The location of your speakers should be equidistant from the left and right wall, firing down the length room. This will have you sitting in the listening position, staring at the middle of the shorter wall. This distance to the shorter wall in front of you should not be the same or a multiple of the length between your listening position and the walls to your left or right. With that being said, the distance of your listening position should be roughly 38% into the room from the short wall in front of you. Your speakers should be positioned and angled inward to form an equilateral triangle with the apex being just behind your head. This means both the distance between your speakers, and between the listening position are exactly the same. The speakers tweeter should be at ear-level and at a height less than 50% of the total room height.
Subwoofers do not require such precise placements, and can be positioned based on where they sound the best, in reference to the mix position. If you have a subwoofer, one trick is to place your subwoofer in your listening position emitting a low frequency sweeping sine wave. You then listen around the room, low to the ground to find where it sounds most even among the frequencies. Swapping the subwoofer from the listening position to where it sounded most even will inversely cause the listening position to benefit from the bass sound. Another rule of thumb is to keep the subwoofer out of the corners, as the bass will be overhyped and unrepresentative to the music.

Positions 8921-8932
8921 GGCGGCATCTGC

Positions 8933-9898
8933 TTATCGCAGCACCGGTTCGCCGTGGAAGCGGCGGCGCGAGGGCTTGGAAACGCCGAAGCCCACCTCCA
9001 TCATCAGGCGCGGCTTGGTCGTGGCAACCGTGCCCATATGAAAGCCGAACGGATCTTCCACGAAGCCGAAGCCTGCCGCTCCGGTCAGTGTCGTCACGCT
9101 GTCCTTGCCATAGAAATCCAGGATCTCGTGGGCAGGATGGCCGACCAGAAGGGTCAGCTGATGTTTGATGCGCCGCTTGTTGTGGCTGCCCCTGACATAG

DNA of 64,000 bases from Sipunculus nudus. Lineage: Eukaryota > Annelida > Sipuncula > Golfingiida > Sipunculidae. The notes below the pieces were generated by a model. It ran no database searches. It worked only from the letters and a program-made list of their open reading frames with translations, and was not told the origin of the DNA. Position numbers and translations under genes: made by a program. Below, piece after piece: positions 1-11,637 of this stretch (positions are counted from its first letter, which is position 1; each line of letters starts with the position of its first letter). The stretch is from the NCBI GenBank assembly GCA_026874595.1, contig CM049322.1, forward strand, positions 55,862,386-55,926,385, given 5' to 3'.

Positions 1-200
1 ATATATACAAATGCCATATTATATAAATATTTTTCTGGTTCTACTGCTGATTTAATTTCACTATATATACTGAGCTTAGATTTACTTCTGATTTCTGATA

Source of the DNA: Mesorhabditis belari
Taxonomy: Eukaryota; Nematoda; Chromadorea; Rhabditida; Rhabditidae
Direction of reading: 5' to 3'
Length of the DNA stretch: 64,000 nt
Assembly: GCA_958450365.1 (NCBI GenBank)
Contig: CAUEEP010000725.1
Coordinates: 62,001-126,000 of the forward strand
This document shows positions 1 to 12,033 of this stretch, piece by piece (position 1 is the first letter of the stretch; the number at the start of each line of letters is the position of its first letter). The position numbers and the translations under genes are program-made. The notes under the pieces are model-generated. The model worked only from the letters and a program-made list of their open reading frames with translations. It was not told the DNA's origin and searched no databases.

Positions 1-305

With so many rules to follow, and the likelihood that your room will not adhere to all of these rules, it is important to remember that your ears are the best judge when making compromise to suit your room. Listen to some music that you know very well and tweak positioning until it sounds good enough to you. Remember, if it sounds good, it is good. Next let’s look at some acoustic treatment to compliment your listening position.
While no perfect formula exists on where to place acoustic treatment in every monitoring room, some critical areas will need to be addressed. The first location in need of treatment is the first reflection points directly to the left and right of the listening position. Putting absorption in the first reflection zone can greatly improve the sound in the listening position. You can find this location by having someone slide a mirror along the first reflection wall until you can see the cone of one of your speakers in the mirror, while being seated in your mixing position. Mark the wall and continue sliding the mirror until the other speaker cone is in vision. Mark the second position, and you have the locations for where to put your acoustic treatment. Repeat this process on the opposite wall.